Ensuring new PCs and systems have been updated with the relevant security patches and antivirus updates is creating a headache for resellers.
While companies such as HP make sure the latest version of an operating system, with patches, is pre-installed at factory level, once it reaches the channel the onus is on the reseller to update new vulnerabilities, unless their customer wants to apply security themselves.
HP security manager Shaun Hobbs said: "We give companies and resellers advice on the latest patches and virus files and they decide the best route for them."
But according to Mike Lawrence, managing director of reseller Bentpenny, many companies, especially SMEs, lack the expertise or knowledge to ensure vulnerabilities are fixed in time.
The problem is compounded by the increasing number of viruses - such as the MSBlast worm - and vulnerabilities that are being uncovered in operating systems such as Windows, he added.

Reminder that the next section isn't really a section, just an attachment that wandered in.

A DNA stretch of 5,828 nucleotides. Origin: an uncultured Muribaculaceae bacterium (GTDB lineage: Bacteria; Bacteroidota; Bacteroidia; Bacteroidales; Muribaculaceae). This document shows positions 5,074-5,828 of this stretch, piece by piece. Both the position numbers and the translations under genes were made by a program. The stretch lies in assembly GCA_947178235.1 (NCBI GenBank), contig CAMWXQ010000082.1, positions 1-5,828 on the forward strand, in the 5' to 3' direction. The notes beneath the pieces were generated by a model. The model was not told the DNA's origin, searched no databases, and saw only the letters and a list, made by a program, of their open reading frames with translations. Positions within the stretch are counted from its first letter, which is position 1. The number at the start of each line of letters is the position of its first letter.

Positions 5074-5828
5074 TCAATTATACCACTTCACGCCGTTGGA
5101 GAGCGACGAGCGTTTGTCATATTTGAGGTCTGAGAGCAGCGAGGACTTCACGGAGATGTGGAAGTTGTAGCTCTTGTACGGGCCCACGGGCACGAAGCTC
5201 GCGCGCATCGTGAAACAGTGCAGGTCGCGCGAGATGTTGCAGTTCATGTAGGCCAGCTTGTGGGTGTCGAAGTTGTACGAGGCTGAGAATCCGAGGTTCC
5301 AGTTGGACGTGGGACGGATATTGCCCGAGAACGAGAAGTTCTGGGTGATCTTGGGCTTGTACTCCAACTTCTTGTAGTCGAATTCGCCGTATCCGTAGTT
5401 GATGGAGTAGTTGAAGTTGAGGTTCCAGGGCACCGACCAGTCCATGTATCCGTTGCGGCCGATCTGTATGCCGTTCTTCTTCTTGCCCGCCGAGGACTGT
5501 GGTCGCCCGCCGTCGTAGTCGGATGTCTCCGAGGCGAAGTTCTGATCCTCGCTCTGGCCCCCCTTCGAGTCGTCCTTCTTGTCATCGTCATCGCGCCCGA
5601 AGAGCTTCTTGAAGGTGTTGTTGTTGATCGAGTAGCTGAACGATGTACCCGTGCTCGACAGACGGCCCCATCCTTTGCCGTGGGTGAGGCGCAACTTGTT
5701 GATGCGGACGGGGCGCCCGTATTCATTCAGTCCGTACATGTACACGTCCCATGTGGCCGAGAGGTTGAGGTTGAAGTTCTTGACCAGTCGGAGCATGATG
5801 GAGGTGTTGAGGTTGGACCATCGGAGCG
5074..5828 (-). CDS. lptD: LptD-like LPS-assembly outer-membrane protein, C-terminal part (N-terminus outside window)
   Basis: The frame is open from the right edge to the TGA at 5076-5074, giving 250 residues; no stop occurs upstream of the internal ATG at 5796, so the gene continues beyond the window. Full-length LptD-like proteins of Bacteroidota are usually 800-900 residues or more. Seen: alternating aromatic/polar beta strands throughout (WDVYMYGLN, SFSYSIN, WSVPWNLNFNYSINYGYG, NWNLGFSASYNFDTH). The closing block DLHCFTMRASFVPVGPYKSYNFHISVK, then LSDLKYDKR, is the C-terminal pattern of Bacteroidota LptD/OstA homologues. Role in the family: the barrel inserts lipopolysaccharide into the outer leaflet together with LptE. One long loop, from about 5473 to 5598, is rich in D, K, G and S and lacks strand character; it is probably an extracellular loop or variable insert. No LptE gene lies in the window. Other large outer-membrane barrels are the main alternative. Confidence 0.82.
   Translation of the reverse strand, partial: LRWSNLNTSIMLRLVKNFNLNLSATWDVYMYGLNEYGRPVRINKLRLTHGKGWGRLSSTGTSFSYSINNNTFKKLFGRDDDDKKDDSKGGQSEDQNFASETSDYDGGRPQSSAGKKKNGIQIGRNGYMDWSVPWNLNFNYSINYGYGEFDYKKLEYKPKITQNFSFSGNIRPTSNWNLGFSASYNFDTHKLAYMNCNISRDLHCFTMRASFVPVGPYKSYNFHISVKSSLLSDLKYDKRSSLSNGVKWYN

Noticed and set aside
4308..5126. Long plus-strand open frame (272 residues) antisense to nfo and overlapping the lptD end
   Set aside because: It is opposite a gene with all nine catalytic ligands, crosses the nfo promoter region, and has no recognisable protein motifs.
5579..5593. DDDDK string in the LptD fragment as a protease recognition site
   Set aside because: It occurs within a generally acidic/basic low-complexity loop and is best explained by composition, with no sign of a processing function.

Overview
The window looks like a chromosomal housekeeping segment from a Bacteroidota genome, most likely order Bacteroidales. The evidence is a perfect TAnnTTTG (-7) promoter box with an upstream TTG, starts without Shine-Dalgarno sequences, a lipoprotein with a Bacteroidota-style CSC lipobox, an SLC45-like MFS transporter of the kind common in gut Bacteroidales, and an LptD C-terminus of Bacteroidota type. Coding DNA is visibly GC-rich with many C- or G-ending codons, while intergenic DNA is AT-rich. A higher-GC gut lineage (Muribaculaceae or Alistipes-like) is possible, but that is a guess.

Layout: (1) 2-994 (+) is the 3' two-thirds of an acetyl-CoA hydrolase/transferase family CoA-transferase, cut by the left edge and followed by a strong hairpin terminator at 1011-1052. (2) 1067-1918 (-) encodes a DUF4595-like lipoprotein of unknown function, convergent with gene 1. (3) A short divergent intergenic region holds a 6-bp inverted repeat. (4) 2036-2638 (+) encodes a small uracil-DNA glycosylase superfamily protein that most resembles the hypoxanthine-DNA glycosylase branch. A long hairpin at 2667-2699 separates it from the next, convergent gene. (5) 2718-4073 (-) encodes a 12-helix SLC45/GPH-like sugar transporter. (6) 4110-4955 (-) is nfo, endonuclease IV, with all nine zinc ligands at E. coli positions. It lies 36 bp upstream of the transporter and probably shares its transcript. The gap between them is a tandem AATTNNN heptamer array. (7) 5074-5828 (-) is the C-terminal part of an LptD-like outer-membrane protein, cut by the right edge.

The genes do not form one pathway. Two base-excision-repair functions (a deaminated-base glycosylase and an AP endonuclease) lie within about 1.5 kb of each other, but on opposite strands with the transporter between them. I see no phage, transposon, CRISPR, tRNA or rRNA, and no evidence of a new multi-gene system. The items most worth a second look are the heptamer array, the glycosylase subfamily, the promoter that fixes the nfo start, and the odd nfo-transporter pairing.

"Ensuring patches and antivirus software is up to date is a major headache for resellers. It is also a major cost as we have to take the PC, plug it into the internet and download patches and update any antivirus software," said Lawrence.
When a system leaves the reseller, it can be wide open to attack unless the purchaser has the expertise to keep on top of all future updates, explained Lawrence. And if the purchaser lacks this expertise, the reseller often ends up shouldering the blame.
But some resellers believe this can help the relationship between reseller and customer.
"It lets us build closer relationships with our customers if we stay in touch and offer value-added services," said Jonathan Taylor, marketing manager of reseller TrustMarque.
Cotton seedling freezes to death as Chang'e-4 shuts down for the Moon's 14-day lunar night
Fortnite easily out-earns PUBG, Assassin's Creed Odyssey and Red Dead Redemption 2 in 2018
Meteor showers as a service will be visible for about 100 kilometres in all directions
Saturn's rings only formed in the past 100 million years, suggests analysis of Cassini space probe data
New findings contradict conventional belief that Saturn's rings were formed along with the planet about 4.5 billion years ago